Albany Diocese Paid out $225,000 to Victim
Albany -- Payments Came after the Recipient Renewed Efforts to Find Priests He Claimed Abused Him As a Boy, Attorney Says
Albany Times Union [Albany NY]
January 20, 2003
The Roman Catholic Diocese of Albany paid more than $225,000 last year to a man who claimed priests sexually abused him when he was a boy.
The man's attorney, John Aretakis, said Bishop Howard J. Hubbard repeatedly told the victim not to go public with his claims of abuse because he was bound by a 1994 confidentiality agreement the victim signed when he received his first settlement payment, for $150,000, from the church.
In April, the victim began intensive therapy with the head of a diocesan counseling program, Sister Anne Bryan Smollin, and he at no time asked for additional payments, Aretakis said.
"He (the victim) was trying to find the names and identification and present locations of all of his abusers. And when he started pressing and pressing, they started throwing money at him because he wouldn't give up his search," Aretakis said.
The victim was not represented by an attorney when the church provided two payments totaling $225,000, Aretakis said. In both cases, the church provided no documentation, release forms or any other kind of paperwork in connection with the payments, Aretakis said.
The man and church officials disagree on whether the money was intended to keep him quiet after he said he was sexually abused by the Rev. David Bentley, or to help out a needy church member, The New York Times reported Sunday.
The payments began weeks after Hubbard announced an end to confidential settlements, which he said prevented victims from speaking freely about their experiences and gave the appearance that the church was covering up clerical abuse.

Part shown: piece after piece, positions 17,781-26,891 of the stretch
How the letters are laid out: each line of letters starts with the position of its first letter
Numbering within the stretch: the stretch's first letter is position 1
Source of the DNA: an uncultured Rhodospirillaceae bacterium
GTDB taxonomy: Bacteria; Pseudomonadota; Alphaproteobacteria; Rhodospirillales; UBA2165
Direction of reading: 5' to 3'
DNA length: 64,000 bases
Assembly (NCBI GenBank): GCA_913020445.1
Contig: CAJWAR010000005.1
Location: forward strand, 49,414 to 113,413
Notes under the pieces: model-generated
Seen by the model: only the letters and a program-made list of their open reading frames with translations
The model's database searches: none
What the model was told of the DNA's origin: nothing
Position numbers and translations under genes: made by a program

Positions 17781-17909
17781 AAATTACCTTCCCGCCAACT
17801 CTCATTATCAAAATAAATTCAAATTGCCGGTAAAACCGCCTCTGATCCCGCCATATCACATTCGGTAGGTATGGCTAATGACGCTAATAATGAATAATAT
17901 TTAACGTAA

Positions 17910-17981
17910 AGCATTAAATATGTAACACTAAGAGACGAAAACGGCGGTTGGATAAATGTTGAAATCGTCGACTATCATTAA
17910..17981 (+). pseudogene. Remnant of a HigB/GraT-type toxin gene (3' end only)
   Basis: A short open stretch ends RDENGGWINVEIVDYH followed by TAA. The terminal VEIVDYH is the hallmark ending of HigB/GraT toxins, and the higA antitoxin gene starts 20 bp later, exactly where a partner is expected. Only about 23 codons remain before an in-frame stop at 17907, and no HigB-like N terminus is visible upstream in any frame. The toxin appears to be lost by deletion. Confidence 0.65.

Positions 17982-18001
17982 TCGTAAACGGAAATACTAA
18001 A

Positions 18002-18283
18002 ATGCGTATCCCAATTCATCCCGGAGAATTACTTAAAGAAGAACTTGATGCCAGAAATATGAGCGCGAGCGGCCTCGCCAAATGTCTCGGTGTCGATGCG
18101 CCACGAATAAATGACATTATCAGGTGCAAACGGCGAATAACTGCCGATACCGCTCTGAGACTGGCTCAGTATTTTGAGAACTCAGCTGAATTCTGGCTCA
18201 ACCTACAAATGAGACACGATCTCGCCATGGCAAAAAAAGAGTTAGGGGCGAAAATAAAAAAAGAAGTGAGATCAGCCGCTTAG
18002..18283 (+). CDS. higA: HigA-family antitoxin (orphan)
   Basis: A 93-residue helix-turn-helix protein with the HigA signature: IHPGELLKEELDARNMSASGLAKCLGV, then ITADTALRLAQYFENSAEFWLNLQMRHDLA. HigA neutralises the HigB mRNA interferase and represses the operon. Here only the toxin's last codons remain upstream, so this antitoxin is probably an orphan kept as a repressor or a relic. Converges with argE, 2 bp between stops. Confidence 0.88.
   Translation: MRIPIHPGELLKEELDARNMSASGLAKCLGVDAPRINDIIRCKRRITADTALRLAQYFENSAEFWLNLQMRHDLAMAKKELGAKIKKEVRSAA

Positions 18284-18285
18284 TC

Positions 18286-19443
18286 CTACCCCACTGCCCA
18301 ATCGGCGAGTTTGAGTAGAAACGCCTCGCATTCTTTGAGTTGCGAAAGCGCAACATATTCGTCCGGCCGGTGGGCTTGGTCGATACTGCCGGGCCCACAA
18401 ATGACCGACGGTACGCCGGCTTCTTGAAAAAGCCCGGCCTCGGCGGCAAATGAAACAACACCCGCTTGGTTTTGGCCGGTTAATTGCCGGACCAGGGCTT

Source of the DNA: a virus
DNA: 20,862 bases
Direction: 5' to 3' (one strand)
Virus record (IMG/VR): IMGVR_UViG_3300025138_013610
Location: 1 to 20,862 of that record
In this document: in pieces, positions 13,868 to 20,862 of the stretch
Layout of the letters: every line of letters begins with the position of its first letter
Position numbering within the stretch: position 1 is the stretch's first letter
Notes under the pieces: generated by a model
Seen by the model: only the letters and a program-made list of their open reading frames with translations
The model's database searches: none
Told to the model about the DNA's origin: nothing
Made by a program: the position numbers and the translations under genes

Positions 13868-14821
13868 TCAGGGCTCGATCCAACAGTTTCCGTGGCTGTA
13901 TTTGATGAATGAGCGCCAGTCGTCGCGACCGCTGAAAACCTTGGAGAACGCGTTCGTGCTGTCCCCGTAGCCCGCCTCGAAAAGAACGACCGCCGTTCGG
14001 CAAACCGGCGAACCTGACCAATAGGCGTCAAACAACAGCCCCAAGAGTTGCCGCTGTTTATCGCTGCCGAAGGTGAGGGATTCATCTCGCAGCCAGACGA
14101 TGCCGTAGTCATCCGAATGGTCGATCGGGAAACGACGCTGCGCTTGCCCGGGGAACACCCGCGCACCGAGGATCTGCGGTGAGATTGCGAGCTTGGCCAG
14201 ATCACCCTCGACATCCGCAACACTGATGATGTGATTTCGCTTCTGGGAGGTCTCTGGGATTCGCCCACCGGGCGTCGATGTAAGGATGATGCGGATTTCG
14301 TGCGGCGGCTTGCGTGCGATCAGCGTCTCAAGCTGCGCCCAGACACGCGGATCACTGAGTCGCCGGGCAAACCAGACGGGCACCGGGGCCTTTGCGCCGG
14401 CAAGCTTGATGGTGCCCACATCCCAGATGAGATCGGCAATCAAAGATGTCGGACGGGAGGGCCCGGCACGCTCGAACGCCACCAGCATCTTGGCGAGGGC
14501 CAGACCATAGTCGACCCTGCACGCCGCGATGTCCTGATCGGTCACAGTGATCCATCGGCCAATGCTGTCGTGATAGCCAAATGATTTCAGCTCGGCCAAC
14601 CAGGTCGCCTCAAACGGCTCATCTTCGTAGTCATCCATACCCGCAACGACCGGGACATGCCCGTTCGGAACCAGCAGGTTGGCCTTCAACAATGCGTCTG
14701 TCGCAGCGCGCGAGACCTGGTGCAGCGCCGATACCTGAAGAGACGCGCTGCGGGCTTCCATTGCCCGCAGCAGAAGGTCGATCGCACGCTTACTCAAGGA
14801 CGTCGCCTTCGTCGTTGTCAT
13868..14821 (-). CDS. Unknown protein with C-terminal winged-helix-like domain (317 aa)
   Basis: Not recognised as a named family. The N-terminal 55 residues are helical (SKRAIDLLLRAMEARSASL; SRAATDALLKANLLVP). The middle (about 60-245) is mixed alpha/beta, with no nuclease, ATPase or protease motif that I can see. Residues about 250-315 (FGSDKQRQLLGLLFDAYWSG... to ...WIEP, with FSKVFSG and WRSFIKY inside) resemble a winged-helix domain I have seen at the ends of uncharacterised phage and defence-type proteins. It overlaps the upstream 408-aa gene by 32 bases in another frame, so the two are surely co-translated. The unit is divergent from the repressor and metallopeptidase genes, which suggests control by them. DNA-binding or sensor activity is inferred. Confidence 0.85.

Hubbard acknowledged that abuse in apology letters sent to the victim last year.
Bentley already was on inactive duty when he was permanently banned from active ministry last year, along with five other Albany-area priests.
Among payments to the victim last year was a $150,000 check from Catholic Charities of the Diocese of Albany to pay for a house, according to a review of the checks and other documents by The New York Times, as well as interviews with diocesan officials. The man received an earlier payment of $75,000 for a mobile home when he was about to be evicted.
Hubbard said in a statement that it was wrong to discuss assistance given to victims, and that to do so causes further harm.
The Rev. Kenneth Doyle, a diocese spokesman, said the victim's claim that the bishop was trying to silence him "absolutely untrue." Hubbard wanted to "try and comfort the victim and get any immediate help for the victim and provide any assistance to make life more livable and begin the path toward healing," he said.
Doyle said that the victim was not barred from talking about the payments. The diocese did not disclose the assistance because it would have been improper, he said.
The Albany diocese has said it paid people who were sexually abused by its priests a total of $2.3 million over the past 25 years. Associated Press and staff writer Andrew Tilghman contributed to this report.
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